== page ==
Michael Grimm was swept into office in the 2010 Tea Party wave. But when he got to Washington, he adapted.
He voted against cuts to the food stamp program, one of only 15 Republicans to flip sides. It's just one example of Grimm's moderate record while serving in Washington.
During his short tenure in Congress, Grimm was marked with low grades by influential conservative groups, including a 32 percent from the Heritage Foundation and a 45 percent from Freedomworks. The American Conservative Union gave him its lowest score in 2013.
Now that he is running for office again, he is taking a harder line to the right.
"Ultimately, would you say I have gotten slightly more conservative? Yeah," Grimm said earlier this week. "I've gotten a little more conservative because of the legal process I had to go through and my constitutional rights deprived."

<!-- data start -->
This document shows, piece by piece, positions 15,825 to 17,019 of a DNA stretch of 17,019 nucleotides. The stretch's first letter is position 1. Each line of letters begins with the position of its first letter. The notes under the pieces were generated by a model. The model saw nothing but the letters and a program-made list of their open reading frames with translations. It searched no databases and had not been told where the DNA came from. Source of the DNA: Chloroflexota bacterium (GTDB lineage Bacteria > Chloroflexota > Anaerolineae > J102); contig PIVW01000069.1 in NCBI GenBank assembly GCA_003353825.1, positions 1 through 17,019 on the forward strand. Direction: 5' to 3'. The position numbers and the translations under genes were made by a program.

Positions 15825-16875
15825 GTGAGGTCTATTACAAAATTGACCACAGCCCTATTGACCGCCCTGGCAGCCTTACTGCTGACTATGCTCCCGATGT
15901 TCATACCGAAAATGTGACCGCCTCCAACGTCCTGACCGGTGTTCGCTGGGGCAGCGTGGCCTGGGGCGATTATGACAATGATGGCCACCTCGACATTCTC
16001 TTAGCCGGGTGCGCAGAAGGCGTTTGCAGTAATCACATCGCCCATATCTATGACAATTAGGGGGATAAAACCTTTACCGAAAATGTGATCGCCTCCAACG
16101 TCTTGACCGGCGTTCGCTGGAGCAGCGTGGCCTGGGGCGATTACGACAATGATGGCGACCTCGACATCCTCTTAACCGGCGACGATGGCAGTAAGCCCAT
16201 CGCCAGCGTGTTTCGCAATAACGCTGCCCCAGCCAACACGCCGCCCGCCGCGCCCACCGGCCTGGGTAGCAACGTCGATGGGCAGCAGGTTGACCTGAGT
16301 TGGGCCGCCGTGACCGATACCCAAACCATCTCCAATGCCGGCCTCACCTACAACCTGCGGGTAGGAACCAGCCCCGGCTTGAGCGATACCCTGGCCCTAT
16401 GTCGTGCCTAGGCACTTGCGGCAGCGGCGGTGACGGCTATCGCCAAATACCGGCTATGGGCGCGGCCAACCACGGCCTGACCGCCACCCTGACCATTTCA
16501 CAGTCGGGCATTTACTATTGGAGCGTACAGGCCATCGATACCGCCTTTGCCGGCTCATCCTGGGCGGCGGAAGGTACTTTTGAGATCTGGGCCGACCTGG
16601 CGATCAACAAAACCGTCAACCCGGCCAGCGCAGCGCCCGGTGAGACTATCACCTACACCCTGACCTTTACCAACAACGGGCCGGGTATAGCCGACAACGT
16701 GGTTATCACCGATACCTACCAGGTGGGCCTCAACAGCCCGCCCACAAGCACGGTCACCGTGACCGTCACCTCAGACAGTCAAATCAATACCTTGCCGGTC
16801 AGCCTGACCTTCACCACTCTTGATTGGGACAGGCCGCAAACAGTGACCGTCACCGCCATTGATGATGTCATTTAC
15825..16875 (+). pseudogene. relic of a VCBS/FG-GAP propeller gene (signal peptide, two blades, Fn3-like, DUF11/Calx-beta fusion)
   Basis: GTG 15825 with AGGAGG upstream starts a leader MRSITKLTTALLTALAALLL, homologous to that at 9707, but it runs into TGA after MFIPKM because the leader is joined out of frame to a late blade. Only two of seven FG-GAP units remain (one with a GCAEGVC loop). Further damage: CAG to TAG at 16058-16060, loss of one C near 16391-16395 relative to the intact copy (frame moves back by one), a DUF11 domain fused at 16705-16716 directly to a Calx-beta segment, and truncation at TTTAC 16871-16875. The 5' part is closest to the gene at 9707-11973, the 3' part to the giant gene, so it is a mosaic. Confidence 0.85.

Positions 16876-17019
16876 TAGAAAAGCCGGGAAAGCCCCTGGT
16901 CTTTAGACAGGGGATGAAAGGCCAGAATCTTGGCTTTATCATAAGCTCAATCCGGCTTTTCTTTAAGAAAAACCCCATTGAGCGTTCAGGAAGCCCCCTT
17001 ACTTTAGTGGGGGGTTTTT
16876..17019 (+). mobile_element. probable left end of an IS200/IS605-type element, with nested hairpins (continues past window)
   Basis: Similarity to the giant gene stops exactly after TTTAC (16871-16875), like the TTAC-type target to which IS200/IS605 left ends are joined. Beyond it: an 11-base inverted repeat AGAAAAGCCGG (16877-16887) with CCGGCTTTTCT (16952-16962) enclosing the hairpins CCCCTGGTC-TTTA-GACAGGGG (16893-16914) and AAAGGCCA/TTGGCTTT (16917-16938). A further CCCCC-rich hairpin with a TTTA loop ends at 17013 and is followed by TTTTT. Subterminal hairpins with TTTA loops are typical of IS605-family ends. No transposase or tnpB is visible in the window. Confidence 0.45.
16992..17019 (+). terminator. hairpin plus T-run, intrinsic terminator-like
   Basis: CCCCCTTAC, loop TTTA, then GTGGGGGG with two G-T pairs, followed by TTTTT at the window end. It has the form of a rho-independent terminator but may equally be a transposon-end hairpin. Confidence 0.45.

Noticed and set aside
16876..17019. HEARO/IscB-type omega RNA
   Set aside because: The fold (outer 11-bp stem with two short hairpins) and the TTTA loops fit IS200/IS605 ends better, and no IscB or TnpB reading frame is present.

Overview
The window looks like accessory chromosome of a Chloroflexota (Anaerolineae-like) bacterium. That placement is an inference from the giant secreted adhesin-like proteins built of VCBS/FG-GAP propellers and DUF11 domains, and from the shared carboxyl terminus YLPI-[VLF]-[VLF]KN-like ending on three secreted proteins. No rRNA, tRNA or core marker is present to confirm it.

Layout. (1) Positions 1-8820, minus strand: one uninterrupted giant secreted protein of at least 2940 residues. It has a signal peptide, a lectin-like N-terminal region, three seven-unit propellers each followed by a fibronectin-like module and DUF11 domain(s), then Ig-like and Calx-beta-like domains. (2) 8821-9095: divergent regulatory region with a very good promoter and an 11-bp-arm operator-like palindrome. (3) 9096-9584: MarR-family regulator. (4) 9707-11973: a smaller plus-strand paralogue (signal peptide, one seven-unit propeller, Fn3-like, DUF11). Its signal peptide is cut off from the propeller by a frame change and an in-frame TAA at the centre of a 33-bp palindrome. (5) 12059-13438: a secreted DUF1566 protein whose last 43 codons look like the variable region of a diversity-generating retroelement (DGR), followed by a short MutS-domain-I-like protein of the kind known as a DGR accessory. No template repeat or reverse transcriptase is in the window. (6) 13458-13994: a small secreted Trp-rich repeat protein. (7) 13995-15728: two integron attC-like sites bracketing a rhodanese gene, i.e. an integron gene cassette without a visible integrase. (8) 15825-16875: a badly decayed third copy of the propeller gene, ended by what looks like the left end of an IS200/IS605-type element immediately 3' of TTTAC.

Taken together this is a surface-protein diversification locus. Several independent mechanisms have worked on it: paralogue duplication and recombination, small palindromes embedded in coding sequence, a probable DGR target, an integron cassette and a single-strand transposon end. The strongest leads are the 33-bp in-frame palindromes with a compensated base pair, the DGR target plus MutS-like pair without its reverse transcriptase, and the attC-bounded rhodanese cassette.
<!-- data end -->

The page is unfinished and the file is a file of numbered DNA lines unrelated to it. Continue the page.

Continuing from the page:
Grimm had always called for more border security, going back to his initial run for congress in 2010.
"Securing our borders, once and for all. Yes, we need to build a fence and man it with the border patrol and national guards unit where necessary," he said in a 2010 campaign video.
But in Washington, he was seen as Republican open to immigration reform, including a pathway to citizenship.
"I want to see a pathway to legalization that is fair and responsible and makes this country a better place and is what the American people want," Grimm said in July 2013. When pressed at the time on whether he wanted legalization and not citizenship, he replied, "Well, I think legalization leads to citizenship. That's the ultimate goal."
In Congress, Grimm has said multiple times he wanted to work across the aisle to solve the country's problems. It is unclear if that bipartisanship would still hold up.